Activists on their phones started sharing a piece of news. “They arrested Shameka and Attica,” someone announced. Shameka Parrish-Wright is a manager at the Louisville Bail Project. Attica Scott, a state representative who was marching through her own district, is the only Black female legislator in the Kentucky General Assembly. Both have been prominent organizers against police brutality in Louisville since Taylor’s death. Scott had introduced a bill, “Breonna’s Law,” that would ban so-called no-knock warrants statewide. Police had arrested the two, along with Scott’s teen-aged daughter, as they attempted to cross the street to the church. They were later charged with first-degree rioting, a felony; the arrest statement claimed that they had attempted to set the Louisville Free Public Library on fire. As Scott later pointed out, to the Courier Journal, the library is in the district she represents. “What I have done nothing but fight for and try to get funding for—you’re going to accuse me of trying to set fire to it?” she said. “That’s ridiculous.”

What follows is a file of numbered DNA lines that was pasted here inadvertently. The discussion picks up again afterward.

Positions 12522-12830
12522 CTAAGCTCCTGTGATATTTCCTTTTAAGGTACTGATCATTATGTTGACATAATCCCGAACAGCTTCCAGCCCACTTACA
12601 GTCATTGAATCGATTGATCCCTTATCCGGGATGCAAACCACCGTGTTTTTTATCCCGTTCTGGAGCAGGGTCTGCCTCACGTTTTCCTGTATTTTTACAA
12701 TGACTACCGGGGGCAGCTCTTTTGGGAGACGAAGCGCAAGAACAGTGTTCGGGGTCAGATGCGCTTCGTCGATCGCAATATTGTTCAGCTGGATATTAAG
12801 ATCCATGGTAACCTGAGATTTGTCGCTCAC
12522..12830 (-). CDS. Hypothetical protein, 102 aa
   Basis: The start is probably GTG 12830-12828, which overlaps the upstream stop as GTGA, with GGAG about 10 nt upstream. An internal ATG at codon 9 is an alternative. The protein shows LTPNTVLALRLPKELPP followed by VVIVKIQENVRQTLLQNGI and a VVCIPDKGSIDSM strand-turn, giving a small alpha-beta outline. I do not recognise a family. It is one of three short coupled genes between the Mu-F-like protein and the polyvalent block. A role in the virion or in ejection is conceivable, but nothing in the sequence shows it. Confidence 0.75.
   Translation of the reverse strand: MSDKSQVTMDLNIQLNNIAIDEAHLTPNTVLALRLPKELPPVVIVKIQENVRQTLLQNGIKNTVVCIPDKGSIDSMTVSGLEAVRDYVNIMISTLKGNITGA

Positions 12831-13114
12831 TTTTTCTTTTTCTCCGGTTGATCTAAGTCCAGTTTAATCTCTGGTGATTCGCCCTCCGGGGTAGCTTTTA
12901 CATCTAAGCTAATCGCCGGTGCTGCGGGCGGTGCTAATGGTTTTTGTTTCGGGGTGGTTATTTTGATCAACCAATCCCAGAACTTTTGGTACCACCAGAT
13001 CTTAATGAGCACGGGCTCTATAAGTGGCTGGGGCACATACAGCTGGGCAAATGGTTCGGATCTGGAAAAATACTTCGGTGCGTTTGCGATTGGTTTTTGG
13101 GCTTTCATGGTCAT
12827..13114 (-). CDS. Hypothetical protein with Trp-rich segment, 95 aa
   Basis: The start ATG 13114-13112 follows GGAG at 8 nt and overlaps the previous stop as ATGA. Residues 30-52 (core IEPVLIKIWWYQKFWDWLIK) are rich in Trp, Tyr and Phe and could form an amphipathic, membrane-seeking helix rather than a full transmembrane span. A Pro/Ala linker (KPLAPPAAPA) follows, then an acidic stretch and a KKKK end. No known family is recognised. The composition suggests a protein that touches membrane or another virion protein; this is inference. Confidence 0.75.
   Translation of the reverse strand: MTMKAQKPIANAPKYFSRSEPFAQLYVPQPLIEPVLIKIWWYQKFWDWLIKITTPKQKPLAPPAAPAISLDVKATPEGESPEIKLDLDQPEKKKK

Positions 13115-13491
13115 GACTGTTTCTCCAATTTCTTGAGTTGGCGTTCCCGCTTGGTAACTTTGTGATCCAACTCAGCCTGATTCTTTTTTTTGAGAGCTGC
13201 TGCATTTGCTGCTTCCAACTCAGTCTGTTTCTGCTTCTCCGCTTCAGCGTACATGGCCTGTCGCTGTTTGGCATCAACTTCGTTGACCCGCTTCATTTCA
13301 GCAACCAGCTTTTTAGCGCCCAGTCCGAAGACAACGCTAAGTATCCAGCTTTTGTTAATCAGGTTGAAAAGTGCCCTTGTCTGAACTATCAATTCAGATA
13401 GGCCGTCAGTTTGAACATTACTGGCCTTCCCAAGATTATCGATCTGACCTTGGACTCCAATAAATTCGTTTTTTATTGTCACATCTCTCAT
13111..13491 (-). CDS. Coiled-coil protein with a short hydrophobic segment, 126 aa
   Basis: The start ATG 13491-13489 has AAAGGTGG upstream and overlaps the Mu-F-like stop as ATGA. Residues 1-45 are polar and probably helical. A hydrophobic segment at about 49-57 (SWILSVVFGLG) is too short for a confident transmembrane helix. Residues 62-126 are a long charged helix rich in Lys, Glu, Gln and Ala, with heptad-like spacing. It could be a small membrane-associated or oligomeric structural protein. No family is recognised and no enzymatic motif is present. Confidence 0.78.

The police finally allowed the protesters to go home. When I got back to my car, the militia members were still standing around the Shell station. Their presence after curfew, and all of their weaponry, were not deemed a threat by law enforcement.